We work on multistory buildings, we have work that needs to be done on the roof of the building that we're constructing, we build bridges that span over roads and rivers. And any time we're working on above the ground, there's a risk of falling. And the interesting thing here is that when we talk about the risk of falling, a lot of us tend to think about those conditions where we're working way up in the air. But in reality, many of the falls that result in serious injuries or even in fatalities actually occur from a relatively short distance off the ground.
If we look at some of those statistics here in the United States, we see that fatal falls from ladders actually account for almost a quarter of all of our deaths from falls in construction. Now sticking with those ladders, over 15% of these fatal falls from ladders were from a height of 10 feet or less and more than half of these fatal falls were from heights under 20 feet. So we're not that high up in the air. What do we do to protect ourselves and our coworkers from these hazards related to working at heights? Well, really the issue of fall protection can easily take up an entire class all on its own.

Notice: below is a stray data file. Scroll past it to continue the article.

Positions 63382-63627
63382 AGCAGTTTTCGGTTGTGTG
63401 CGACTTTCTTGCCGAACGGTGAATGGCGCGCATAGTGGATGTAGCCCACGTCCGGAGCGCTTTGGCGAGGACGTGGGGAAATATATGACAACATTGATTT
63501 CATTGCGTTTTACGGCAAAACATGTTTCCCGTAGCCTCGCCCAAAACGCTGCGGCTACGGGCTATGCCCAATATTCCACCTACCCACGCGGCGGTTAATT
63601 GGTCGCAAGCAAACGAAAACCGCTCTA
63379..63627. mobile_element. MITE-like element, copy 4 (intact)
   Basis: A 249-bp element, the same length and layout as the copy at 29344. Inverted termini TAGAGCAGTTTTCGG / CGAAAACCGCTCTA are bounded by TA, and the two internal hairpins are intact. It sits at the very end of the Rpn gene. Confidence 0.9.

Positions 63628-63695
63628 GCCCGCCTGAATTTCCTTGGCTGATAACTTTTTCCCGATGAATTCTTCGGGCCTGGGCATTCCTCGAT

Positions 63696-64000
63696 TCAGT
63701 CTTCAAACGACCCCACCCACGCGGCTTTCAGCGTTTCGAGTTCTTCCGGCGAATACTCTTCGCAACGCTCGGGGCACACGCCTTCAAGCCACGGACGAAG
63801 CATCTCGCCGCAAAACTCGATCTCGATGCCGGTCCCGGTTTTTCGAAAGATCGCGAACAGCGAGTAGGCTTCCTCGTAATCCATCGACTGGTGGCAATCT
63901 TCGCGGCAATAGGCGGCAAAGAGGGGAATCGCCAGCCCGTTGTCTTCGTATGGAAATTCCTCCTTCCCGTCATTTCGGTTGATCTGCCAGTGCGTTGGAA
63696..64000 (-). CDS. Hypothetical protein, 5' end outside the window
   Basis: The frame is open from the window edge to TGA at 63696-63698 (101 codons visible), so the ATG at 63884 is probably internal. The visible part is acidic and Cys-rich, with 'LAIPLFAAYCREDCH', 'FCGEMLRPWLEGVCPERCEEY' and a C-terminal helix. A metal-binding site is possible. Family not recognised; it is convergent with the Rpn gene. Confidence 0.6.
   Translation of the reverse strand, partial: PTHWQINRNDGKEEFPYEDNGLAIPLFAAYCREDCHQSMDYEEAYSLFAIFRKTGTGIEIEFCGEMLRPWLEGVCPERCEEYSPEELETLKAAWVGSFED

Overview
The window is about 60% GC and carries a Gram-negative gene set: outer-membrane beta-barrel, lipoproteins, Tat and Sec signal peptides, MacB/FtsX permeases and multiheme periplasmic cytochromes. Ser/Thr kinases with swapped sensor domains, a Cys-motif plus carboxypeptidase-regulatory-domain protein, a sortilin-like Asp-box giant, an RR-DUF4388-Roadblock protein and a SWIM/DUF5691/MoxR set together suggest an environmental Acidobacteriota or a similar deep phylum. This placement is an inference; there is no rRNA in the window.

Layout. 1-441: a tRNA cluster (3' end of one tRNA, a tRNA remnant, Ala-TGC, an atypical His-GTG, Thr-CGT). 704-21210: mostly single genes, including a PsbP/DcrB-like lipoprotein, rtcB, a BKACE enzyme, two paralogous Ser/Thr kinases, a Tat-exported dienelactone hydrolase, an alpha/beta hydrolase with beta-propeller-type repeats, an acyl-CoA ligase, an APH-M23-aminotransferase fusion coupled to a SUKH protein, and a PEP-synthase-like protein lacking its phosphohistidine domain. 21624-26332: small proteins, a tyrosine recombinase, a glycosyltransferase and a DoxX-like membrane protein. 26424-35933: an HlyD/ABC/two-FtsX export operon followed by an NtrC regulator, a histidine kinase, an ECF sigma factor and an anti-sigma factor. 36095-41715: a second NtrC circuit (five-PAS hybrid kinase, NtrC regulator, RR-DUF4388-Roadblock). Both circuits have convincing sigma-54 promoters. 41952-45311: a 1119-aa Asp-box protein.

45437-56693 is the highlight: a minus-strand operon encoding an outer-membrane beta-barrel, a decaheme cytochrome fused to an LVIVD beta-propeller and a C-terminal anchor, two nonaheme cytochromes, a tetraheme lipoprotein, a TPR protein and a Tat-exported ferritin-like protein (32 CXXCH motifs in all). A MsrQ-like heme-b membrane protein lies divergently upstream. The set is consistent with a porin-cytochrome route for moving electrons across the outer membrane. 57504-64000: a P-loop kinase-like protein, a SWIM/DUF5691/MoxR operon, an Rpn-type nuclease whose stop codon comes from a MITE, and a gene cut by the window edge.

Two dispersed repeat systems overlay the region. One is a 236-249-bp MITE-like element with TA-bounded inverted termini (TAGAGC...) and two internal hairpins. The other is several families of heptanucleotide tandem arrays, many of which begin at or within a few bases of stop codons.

And the answers also really tend to be site-specific. But at the core, it comes down to a couple of things. Number one, you need to recognize when people need to be protected. In other words, just how high off the ground do you need to be before you protect people? Now I'm going to say that there are no hard and fast rules here but there are some standards or regulations that specify when you need to take action. And being aware of these standards or the trigger heights for fall protection are a good first step in analyzing when you need a fall protection plan.
In the United States, we have this set of national regulations established by OSHA, the government entity that I mentioned earlier. And these rules generally set six feet as the trigger height for requiring fall protection when you're working on a construction site. In other words, once you're near an edge that's six feet from the ground, you need fall protection. Now of course, there are lots of exceptions to this six foot rule. For example, if you're working are scaffolding, guardrails aren't actually required until you reach a height of 10 feet.
And if you're a trained structural steel ironworker, you may not be required to have fall protection until a height of 15 feet or even higher if you're connecting beams and columns. And there are actually no hard and fast regulations requiring fall protections on most portable ladders at all. Does that mean that there's no hazard when you're doing something like working on a sign or caulking windows from a ladder 20 feet up the side of a building? No of course not. Just because there's no specific regulation doesn't make it safe.